Consistent Brand Messaging: Harley-Davidson maintains a consistent brand message that revolves around themes of individuality, freedom, and the open road. This messaging is present in their advertising, merchandise, and even in the design of their motorcycles. The brand continuously reinforces these values.

By consistently delivering a message that aligns with the beliefs and aspirations of its target audience, Harley-Davidson deepens the confirmation bias. Customers who are drawn to these values are more likely to see their choice of the brand as a confirmation of their identity.

Iconic Brand Imagery: Harley-Davidson has iconic brand imagery, including the distinctive V-twin engines, the Bar and Shield logo, and the unique design of their motorcycles. These visual elements become symbols of the Harley lifestyle.

The brand’s iconic imagery serves as a confirmation bias trigger. Customers who appreciate the aesthetics and design of Harley-Davidson motorcycles feel validated in their choice because they align with the visual identity that represents their lifestyle.

Customer Testimonials and Stories: Harley-Davidson frequently showcases customer testimonials and stories of riders who have had transformative experiences with their motorcycles. These stories affirm the belief that Harley-Davidson motorcycles can be life-changing and provide a sense of fulfilment.

Customer testimonials and stories provide social proof that reinforces confirmation bias. Potential customers see real people who have made a choice (Harley-Davidson) and have had positive outcomes, which validates their consideration of the brand.

In summary, Harley-Davidson has mastered the art of leveraging confirmation bias by creating a lifestyle brand that aligns with the values, aspirations, and identity of its target audience. Through community building, consistent messaging, iconic imagery, and social proof, the brand has successfully confirmed the beliefs of its customers, influencing their decisions to choose Harley-Davidson motorcycles.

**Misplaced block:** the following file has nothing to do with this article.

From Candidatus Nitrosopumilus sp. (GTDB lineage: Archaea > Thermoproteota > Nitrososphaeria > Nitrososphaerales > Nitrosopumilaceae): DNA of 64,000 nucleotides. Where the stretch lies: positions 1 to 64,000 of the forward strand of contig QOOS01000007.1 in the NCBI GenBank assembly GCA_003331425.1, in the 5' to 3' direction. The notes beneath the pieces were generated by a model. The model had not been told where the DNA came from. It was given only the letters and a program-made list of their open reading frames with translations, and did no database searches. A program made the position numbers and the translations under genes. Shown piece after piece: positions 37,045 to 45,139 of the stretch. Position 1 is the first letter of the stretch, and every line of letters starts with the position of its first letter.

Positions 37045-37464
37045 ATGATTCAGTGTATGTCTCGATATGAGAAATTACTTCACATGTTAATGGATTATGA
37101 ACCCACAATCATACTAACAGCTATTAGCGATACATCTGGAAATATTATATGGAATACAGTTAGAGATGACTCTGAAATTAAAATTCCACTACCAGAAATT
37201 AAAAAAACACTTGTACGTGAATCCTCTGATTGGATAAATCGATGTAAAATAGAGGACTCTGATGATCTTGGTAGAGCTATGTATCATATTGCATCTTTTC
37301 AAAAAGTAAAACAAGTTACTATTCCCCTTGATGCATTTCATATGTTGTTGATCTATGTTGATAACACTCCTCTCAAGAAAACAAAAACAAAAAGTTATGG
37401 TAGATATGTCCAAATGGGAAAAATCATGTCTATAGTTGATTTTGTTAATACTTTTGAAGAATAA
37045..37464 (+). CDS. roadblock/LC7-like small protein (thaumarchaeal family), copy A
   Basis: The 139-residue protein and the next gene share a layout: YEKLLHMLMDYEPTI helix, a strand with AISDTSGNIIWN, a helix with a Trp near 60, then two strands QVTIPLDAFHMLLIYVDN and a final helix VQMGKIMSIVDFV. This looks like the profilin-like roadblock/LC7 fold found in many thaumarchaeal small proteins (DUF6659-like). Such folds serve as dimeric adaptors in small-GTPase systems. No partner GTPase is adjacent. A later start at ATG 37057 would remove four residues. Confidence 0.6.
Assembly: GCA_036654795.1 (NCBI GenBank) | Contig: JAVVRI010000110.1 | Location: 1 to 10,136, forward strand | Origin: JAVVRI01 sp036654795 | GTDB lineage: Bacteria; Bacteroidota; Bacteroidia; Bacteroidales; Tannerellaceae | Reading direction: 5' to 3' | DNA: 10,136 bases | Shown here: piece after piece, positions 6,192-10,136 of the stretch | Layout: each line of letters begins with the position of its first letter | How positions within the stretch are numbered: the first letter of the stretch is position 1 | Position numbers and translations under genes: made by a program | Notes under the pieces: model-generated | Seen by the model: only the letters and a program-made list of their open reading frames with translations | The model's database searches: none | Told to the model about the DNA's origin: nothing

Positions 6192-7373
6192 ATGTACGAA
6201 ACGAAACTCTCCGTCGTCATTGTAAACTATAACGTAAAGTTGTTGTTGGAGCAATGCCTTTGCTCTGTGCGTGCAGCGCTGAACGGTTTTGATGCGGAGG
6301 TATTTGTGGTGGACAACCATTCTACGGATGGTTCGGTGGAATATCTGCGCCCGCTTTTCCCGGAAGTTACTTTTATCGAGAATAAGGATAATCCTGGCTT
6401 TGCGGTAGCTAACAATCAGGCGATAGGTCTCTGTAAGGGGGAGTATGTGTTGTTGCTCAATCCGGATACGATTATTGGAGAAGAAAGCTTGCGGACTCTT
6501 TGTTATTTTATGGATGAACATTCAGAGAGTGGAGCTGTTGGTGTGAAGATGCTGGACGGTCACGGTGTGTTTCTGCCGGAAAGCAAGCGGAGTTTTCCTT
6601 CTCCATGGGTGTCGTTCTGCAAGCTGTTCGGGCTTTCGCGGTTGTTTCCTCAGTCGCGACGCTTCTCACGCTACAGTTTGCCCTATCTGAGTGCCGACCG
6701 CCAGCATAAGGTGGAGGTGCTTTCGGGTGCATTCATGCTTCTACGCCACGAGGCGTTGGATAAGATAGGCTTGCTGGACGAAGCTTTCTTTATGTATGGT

Patagonia has positioned itself as a brand committed to environmental responsibility and ethical practices. They actively promote sustainability, fair labour practices, and corporate responsibility. By aligning with these values, Patagonia attracts consumers who share these beliefs and feel that choosing Patagonia confirms their commitment to a better world.

Patagonia effectively taps into confirmation bias by appealing to consumers who prioritize sustainability and ethical consumption. The brand not only aligns with their values but also reinforces the belief that their choices are responsible and environmentally conscious.


Chick-fil-A is a brand that has effectively used confirmation bias to influence customer decisions.

Chick-fil-A has built a reputation for values-based marketing, emphasizing principles such as family, faith, and community. The brand often communicates its commitment to these values through advertising and messaging.

Chick-fil-A taps into confirmation bias by aligning with the values and beliefs of its target audience. Customers who share these values feel that their choice of Chick-fil-A reinforces their personal and cultural values.

Chick-fil-A maintains a consistent brand message centered on themes of family, hospitality, and quality. Their advertising, packaging, and customer interactions consistently reinforce these values.

Consistent messaging is a powerful confirmation bias strategy because it deepens the belief that choosing Chick-fil-A aligns with the customer’s values and preferences.

Whole Foods Market

Whole Foods Market has positioned itself as a destination for health-conscious and environmentally aware consumers. The store layout, product selection, and messaging reinforce the belief that shopping there aligns with customers’ values and health goals.